iPhone 6S to sport dual-lens camera and healthkit sensors

While Apple's iPhone 6 has only been out in the market for four months, there are already rumors regarding the upcoming iPhone 6S.

The iPhone 6S will not be released until over half a year from now, but rumors out of Taiwan are suggesting that Apple is considering a dual-lens system for the smartphone's camera, according to website UDN, citing sources from Apple's supply chain in Asia.

In addition, "Force Touch," the pressure-sensitive touch system technology which will be launched with the release of the Apple Watch, could also be included in the iPhone 6S.

The transition into a dual-lens system for the iPhone 6S's camera will allow Apple to include an optical zoom feature on their flagship smartphone for the first time. The camera module of the iPhone 6S, which will likely undergo a redesign, will also lead to improvements in the low-light photo capture performance for the smartphone by allowing additional light to enter the camera's sensor.

Apple has been making sizeable investments in the company's imaging technology, counting the camera of the iPhone as one of its most marketable assets. As such, the camera of the iPhone is a possible area of interest for upgrades to be made in the future.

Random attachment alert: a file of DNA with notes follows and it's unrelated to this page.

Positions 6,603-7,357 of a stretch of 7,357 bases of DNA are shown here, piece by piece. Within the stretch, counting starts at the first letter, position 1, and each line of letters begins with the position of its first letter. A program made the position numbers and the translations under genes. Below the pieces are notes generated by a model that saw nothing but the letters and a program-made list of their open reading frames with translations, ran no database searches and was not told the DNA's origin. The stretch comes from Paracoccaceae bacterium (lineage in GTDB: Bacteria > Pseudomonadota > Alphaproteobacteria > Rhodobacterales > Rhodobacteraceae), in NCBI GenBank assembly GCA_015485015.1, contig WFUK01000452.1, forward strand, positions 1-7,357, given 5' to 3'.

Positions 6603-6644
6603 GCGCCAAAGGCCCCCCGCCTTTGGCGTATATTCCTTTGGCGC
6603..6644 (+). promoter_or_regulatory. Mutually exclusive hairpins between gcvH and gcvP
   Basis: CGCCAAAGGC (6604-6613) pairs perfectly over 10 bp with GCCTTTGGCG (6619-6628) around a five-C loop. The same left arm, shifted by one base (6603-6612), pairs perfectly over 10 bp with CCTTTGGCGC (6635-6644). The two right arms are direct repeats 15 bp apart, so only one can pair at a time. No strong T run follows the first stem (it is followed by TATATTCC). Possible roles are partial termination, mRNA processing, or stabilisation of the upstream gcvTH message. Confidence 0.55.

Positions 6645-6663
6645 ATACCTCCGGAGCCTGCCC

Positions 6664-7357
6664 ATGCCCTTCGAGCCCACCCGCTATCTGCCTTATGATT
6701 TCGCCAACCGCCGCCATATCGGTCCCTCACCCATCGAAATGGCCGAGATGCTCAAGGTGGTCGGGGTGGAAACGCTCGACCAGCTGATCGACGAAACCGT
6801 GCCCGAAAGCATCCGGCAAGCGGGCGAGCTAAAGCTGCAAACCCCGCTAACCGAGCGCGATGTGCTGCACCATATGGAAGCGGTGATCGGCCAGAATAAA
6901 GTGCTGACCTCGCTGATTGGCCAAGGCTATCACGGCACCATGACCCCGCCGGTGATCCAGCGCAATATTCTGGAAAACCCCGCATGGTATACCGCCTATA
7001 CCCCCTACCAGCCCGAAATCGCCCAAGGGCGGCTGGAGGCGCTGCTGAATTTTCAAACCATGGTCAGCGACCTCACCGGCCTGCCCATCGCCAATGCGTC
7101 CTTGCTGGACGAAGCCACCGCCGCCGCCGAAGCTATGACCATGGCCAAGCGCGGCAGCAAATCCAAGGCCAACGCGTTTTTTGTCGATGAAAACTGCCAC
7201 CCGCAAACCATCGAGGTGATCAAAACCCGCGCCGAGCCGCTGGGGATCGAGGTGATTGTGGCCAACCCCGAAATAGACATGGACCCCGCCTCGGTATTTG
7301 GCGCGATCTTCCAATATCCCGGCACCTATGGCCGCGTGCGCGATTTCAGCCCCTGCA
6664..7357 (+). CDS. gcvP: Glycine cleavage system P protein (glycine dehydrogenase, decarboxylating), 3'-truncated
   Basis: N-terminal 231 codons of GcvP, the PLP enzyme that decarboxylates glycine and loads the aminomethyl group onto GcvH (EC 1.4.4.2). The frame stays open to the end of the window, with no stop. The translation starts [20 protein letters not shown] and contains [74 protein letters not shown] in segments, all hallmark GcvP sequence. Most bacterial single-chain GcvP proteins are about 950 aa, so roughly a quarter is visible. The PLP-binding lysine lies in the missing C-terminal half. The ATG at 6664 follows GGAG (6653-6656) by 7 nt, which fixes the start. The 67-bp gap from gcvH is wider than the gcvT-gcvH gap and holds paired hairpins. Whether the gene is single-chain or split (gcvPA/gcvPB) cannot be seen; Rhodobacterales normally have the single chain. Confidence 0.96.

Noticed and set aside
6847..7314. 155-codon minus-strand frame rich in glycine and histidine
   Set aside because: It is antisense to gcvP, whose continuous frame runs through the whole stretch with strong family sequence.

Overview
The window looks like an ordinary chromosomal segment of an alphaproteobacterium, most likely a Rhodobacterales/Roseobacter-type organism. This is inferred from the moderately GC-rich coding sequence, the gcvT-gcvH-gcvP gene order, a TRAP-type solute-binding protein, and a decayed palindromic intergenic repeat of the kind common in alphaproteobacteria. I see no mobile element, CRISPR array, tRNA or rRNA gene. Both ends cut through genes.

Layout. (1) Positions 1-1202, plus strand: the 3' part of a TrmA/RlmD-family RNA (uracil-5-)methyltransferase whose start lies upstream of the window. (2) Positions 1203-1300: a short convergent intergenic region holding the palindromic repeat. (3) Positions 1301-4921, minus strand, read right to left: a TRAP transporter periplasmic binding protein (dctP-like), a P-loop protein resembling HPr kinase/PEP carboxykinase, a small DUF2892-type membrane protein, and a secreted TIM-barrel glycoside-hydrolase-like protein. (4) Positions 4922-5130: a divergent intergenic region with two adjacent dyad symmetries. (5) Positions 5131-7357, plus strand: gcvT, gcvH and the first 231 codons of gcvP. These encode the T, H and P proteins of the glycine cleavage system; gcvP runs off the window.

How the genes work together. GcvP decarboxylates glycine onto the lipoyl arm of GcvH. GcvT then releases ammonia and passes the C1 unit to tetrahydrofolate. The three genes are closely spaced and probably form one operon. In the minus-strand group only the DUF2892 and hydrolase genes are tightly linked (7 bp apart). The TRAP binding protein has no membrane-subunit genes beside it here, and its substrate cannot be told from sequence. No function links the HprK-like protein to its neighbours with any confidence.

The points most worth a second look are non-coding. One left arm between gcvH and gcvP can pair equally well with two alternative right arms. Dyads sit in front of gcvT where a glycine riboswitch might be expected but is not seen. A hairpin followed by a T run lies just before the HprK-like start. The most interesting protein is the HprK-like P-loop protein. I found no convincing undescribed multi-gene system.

The camera sensor in the iPhone 6 Plus, which was supplied to Apple by Sony, includes features such as optical image stabilization and phase-detection autofocus. As such, the camera of the iPhone 6 Plus has received praise from experts as the "best smartphone camera ever made," rivaling even the quality of many current models of point-and-shoot cameras.

In addition to the rumors regarding the camera of the iPhone 6S, TPK, a touch module supplier based in Taiwan, is said to be a possible supplier of three-dimensional touch sensors for the smartphone. These sensors will bring Force Touch technology to the iPhone 6S, a feature that will be introduced in the upcoming wearable device Apple Watch.

For the Apple Watch, Force Touch will allow the device to detect the amount of pressure applied by the user in touch commands, which will then translate to different input commands. For example, users pressing heavily on the device's screen can bring up a list of options, and a light press on the screen can then select one of those options. Such a feature could prove to be useful in the iPhone 6S.

UDN also thinks that the feature will be included in the smartphone to lead to higher accuracy in the reading of the pulse and blood pressure of the user as an additional input sensor for Apple's HealthKit system.

Credit: Aaron Mamiit/Tech Times